Outbreaks of Legionnaires’ disease in New York City, San Quentin State Prison in Northern California, and a veterans home in Illinois have been in the news recently. More outbreaks are likely to follow, as are claims against design professionals (especially mechanical engineers) who may have past involvement with these projects.
Last month, the New York City Health Commissioner, recognizing that outbreaks won’t be prevented without proper maintenance and treatment programs, required cooling tower registration as well as adherence to ASHRAE’s newly published Legionella Standard 188 and Cooling Technology Institute Guidelines WTB-148.
The ASHRAE Standard 188—Legionellosis: Risk Management for Building Water Systems (published June 2015)—provides minimum risk management requirements for the design, construction, commissioning, operation, maintenance, repair, replacement, and expansion of new and existing buildings. The standard requires facilities to implement a water management program that includes a written document with certain components and Legionella (the bacteria that causes the disease) control measures.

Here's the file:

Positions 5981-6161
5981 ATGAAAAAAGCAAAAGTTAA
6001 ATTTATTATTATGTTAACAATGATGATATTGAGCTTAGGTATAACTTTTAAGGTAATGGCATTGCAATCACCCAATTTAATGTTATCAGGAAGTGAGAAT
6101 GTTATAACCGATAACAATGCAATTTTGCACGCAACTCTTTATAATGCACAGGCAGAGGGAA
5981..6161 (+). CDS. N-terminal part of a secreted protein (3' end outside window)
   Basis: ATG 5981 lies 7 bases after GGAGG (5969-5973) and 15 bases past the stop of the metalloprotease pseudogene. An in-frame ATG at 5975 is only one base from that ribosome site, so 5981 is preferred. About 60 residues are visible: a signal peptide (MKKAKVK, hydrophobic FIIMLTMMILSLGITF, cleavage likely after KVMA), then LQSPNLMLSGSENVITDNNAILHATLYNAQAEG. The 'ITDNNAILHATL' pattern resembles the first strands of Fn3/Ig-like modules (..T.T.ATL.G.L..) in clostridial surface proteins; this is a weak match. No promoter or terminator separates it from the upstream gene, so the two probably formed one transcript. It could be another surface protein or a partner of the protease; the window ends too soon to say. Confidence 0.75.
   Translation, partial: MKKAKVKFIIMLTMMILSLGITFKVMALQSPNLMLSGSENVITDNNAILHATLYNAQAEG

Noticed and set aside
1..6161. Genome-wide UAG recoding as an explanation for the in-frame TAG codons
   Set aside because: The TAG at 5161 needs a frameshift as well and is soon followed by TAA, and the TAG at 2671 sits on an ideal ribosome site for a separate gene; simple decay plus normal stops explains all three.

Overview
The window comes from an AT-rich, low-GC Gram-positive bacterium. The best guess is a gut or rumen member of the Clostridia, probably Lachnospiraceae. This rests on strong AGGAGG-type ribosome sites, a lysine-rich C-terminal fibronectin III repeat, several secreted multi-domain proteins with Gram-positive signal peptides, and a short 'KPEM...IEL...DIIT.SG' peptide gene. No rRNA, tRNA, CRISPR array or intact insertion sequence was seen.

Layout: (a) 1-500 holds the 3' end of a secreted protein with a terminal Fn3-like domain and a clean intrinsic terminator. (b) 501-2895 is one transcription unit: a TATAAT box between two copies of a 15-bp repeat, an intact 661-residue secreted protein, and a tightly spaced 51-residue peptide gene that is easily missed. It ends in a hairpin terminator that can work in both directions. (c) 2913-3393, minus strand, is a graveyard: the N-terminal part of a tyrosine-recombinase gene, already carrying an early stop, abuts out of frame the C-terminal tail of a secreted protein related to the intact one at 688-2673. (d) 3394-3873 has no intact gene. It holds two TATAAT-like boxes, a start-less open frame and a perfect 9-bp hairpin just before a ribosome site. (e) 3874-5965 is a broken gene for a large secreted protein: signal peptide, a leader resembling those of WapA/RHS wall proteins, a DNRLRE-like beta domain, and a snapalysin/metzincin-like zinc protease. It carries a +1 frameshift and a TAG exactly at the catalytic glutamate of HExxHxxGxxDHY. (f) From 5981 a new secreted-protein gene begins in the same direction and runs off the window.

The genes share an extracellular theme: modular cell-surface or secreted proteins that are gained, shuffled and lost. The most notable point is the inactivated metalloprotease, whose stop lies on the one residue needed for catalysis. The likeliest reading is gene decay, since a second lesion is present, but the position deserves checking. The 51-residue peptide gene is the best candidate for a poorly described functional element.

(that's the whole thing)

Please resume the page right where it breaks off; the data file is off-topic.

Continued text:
The standard applies to any building or site that contains cooling towers, evaporative condensers, hot tubs, ornamental fountains, misters, atomizers, air washers, humidifiers, or any devices that release water droplets into the air. Because it’s a national standard, local legislation is not required for its application. The standard will undoubtedly be referenced in future litigation as a baseline for a client’s minimum responsibility.
Engineers may want to use the publication of this new standard as a marketing tool and reach out to past clients. Offering professional services to assist clients with project compliance may deflect future claims as well as generate additional fees.